“Don’t you just sit around drinking coffee and playing video games all day?” I was jokingly asked by a rather cynical family friend, when I began my first ever role at a London tech startup.
We’ve all seen the comedic take of play hard, play even harder cultures depicting the day to day at a startup business. Some twenty-something, overconfident tech pro shows up in a great outfit, takes a couple of hours to make brunch before a quick creative ideas session, followed by a long lunch, a 10-minute presentation and then signs off for the day at 4pm to go to a gig.
But are startups really like that? Well, (mostly) no. At least none that tend to work out anyway. Instead, young businesses are often home to ambitious people who are keen to develop their skills alongside other talented minds.
… in 2012 with an events management degree, I knew I wanted to continue in my path in events. But the events world is a fragmented industry, which can be overwhelming and leave you unsure of what’s the best fit for you.
In all honesty, it took me until 2017 to properly realise that it’s an industry I love working in. This was when I joined Hire Space, the platform for event planners to source and book venues. Hire Space had a big idea for a project called EventLAB, an educational event brand for event organisers.
Suddenly I was working in my industry, for my industry and that’s really given me the intrinsic motivation for working to create something positive and valued by my peers. For me, joining a startup with a healthy workplace culture, an open mind and an inspiring team of ambitious individuals, has provided me with the ideal environment for developing in my career and advancing my skills, as well as meeting lovely people.
Startup culture isn’t for everyone. It’s fast-paced and there are times everyone is needed to muck in to support one another. You’re often required to take initiative and work autonomously, with real responsibility and trusted by the business to make big things happen, which sometimes means learning on the job. But these challenges are also great opportunities for personal and professional growth and can be very rewarding, as you really see the difference you’re making within the business.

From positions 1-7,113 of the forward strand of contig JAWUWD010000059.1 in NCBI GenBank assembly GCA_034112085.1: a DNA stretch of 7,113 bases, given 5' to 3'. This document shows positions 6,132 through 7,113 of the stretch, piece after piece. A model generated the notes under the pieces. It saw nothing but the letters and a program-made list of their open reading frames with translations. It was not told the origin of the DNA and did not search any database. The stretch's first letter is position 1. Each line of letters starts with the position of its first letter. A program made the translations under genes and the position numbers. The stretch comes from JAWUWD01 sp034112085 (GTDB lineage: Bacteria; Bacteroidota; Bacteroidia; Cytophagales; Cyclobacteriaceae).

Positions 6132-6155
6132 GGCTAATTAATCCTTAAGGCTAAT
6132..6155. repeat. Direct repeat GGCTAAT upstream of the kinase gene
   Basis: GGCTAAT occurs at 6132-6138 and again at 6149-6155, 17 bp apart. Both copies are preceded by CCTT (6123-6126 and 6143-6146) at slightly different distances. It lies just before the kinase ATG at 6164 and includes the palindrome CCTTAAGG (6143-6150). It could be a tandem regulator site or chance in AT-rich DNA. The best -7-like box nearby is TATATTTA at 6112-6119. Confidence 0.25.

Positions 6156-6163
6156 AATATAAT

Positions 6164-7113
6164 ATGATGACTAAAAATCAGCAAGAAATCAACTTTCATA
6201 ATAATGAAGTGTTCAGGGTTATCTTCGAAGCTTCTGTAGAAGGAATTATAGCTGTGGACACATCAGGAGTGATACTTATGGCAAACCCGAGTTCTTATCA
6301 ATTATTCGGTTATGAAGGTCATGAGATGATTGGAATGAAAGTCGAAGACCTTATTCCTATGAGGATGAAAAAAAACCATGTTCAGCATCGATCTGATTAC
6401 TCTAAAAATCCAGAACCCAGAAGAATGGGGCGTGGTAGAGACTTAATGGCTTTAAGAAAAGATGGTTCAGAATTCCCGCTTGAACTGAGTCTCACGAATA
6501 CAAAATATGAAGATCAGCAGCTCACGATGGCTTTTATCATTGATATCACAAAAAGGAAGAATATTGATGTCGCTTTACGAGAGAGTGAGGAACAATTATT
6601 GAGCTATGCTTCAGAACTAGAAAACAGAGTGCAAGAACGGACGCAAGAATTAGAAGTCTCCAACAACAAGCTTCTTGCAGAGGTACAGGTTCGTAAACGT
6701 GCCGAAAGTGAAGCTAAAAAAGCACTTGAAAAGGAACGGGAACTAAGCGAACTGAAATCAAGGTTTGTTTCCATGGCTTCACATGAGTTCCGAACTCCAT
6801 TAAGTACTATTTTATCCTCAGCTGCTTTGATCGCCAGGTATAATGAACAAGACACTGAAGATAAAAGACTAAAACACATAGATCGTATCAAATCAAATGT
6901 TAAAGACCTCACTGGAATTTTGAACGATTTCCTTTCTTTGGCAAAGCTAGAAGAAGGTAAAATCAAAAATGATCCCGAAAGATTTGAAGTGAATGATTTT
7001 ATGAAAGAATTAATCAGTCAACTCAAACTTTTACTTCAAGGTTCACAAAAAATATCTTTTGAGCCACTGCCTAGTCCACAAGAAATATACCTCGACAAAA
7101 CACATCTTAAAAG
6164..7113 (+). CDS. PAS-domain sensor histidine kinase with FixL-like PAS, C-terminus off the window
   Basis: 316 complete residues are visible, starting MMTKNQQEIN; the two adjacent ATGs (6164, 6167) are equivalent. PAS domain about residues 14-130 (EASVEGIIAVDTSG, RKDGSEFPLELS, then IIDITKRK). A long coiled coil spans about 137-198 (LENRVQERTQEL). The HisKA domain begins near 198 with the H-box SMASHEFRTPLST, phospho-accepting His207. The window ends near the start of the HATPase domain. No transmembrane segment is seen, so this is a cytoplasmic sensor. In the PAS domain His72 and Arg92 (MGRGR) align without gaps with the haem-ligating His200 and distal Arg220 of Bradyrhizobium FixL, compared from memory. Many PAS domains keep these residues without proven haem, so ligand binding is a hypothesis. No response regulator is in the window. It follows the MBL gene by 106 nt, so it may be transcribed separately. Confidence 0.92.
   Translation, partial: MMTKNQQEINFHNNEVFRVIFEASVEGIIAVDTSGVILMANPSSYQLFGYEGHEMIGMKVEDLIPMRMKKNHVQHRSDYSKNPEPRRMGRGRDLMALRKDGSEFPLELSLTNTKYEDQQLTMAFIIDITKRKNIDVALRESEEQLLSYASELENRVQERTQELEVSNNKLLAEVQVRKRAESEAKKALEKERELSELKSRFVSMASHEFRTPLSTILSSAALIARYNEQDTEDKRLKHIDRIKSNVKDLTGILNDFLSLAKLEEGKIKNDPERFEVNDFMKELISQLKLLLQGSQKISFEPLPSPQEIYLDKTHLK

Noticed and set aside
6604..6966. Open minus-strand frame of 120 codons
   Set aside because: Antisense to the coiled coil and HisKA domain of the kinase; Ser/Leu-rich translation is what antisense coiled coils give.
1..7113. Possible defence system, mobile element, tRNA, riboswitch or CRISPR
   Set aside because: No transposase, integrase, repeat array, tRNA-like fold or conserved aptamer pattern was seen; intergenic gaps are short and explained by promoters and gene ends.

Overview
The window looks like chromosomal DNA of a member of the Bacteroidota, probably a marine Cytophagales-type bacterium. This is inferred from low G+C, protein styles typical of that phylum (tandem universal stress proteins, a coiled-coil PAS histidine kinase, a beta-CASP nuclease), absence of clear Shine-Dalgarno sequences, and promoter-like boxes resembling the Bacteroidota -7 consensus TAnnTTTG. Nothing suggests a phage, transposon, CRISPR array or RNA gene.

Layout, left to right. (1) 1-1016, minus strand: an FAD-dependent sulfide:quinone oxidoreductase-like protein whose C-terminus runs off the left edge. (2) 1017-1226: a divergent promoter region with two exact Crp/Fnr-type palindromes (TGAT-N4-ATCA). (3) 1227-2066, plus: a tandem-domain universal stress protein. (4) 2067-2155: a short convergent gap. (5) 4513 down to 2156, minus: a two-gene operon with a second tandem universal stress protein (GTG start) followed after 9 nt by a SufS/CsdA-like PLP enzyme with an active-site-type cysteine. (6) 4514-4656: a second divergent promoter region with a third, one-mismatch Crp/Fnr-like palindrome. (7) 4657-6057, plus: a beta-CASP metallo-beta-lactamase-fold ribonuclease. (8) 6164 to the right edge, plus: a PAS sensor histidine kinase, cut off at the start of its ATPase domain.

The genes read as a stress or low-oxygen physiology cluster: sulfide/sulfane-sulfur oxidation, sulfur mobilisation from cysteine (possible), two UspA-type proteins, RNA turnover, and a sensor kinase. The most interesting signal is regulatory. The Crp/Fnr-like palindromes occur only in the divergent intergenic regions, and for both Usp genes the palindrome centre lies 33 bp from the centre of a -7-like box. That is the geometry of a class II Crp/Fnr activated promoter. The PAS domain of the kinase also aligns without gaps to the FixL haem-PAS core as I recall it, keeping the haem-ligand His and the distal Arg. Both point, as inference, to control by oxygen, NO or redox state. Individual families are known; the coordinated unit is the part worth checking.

What’s my Advice?
I can only speak from my experiences of working for small businesses, as opposed to large organisations. However, my key advice for anyone who’s unsure of what their own place might be in the events space and whether working for an SME or a larger organisation is right for them, is simply this: speak to as many people as you can within your network and don’t be afraid to ask them questions about what they do, what they enjoy and don’t, and what the culture of their part of the industry looks like. You’ll get more clarity on whether it will suit your strengths, whether you might enjoy it, and will get a better picture of what exists within this diverse industry.
Felicity Cator graduated from University of Brighton in 2012 with BA Hons International Event Management. Since then she worked at Eagle Rock Entertainment, Oliver Kinross, and now at Hire Space where she is head of EventLAB and responsible for Project Logistics and Operations, Content and Creative event production, Brand growth, and Commercial development.